Many people dream of building an enduring creative legacy, one which will outlast them and forever imprint itself into the annals of human culture. They rarely consider the drawbacks of such endurance: the moment when a prized icon enters the public domain. As cheekily anticipated by Last Week Tonight’s John Oliver in April of last year, the original Mickey Mouse character that debuted in Steamboat Willie 95 years ago has become a public property. As the mouse himself might say, “Oh boy!”

While Oliver got out ahead of the pack, testing the waters of the Disney litigation apparatus in his April 2023 episode (to seemingly no consequence, as noted in his year-end episode on December 17), now that the floodgates are officially open, the rest of the world is wasting no time.

“Not that the character hasn’t been parodied before — he has — but parodies are protected speech,” wrote Colonel Obyezyana of The People’s Cube. “This is different. Now you can use this version of Mickey Mouse as your logo, or mascot, or give him a different name and make him do unspeakable things or exploit his image by using him as a propaganda tool.”

“But why would anyone do such a thing?” he added, before sharing an image of Mickey Mouse as a Soviet prison guard character named Gulag Vasily. Indeed, why would anyone do something like that, or like making Steamboat Willie thicc as hell and twerking? I mean, besides the obvious.

The betrayal!

Then there’s a forthcoming Infestations Origins, an iteration of Infestation 88 game from Nightmare Forge Games that features a rodent infestation of the ex-Disney variety. As reporting from VICE notes, the game is problematic in numerous ways. Since it came out in 1928, I guess the best we can say here is that at least anyone whose childhood memories of Steamboat Willie could be legitimately ruined by this cultural appropriation has probably already had them ruined by living through World War II. Or by the deeply questionable values of Walt Disney itself — or the company’s highly criticized present-day donations to Israel as it continues its attack on Gaza.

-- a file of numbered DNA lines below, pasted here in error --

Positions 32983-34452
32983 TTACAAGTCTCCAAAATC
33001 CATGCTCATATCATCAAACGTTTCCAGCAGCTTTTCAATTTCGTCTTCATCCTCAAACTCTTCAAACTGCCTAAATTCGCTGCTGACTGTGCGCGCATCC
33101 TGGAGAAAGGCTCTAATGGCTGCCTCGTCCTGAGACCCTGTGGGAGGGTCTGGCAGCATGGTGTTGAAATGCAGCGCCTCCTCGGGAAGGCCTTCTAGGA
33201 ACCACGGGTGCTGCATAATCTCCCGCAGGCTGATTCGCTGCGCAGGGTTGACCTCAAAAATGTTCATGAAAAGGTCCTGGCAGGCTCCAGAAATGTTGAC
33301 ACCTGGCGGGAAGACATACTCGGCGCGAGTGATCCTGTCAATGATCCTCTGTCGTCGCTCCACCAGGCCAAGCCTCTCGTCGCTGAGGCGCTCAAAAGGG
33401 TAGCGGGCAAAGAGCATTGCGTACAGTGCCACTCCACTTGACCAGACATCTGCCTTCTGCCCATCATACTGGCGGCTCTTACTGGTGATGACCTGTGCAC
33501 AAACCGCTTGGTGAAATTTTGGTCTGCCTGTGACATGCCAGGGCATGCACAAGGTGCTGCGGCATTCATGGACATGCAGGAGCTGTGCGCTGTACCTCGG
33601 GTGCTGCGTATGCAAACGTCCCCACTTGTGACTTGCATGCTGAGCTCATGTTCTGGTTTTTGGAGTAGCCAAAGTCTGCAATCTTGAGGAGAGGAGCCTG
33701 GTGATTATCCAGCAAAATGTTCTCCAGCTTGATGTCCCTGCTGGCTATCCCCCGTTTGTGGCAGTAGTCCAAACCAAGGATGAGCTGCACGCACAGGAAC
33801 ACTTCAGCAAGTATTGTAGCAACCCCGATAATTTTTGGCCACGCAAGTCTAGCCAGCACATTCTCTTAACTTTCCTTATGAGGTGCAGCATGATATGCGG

Meanwhile, some people are getting downright existential about it all.

Move over, Ghostface, you are no longer the iconic image of contemporary horror. Now that Mickey’s fair game, he’s the leader of the club to murder you and me! The trailer has dropped for a teen slasher film set at a carnival, Mickey Mouse’s Trap, the entire premise of which revolves around the killer’s obsession with Steamboat Willie. Not only does this film hinge on the ridiculous notion that any current teenager on Earth has the slightest idea who Steamboat Willie is, but the trailer also reveals a dialogue bite straight from the original Scream movie, on the topic of “I’ll be right back” as a death sentence. Careful now! Scream is still legally actionable!

And while it is first-to-market, Mickey Mouse’s Trap no longer even has the distinction of being the only Steamboat Willie horror film. Director Steven LaMorte, the auteur behind the 2022 Grinch horror parody The Mean One, is slated to captain a new horror-comedy, featuring “a sadistic mouse” who will “torment a group of unsuspecting ferry passengers,” according to Bloody Disgusting. Let’s hope he whistles ominously before striking, just to leverage as much of the original source material as possible.

Speaking of which, a few canny denizens of the internet have realized that it’s not just the main mouse that’s open to public use and abuse. As Mat Brunet (@animat505) observed, all the animals that could be wound up like musical instruments in the cartoon are also public domain. Whatever you come up with there, it can’t actually be worse than the original.

And if you’re late to the Steamboat Willie game, don’t worry — there’s at least a dozen more precious childhood icons of yore heading into the public domain in the 2020s, including Betty Boop, Universal’s Dracula and Frankenstein, and of course everyone’s favorite duck with rage issues, Donald Duck. Get ready!

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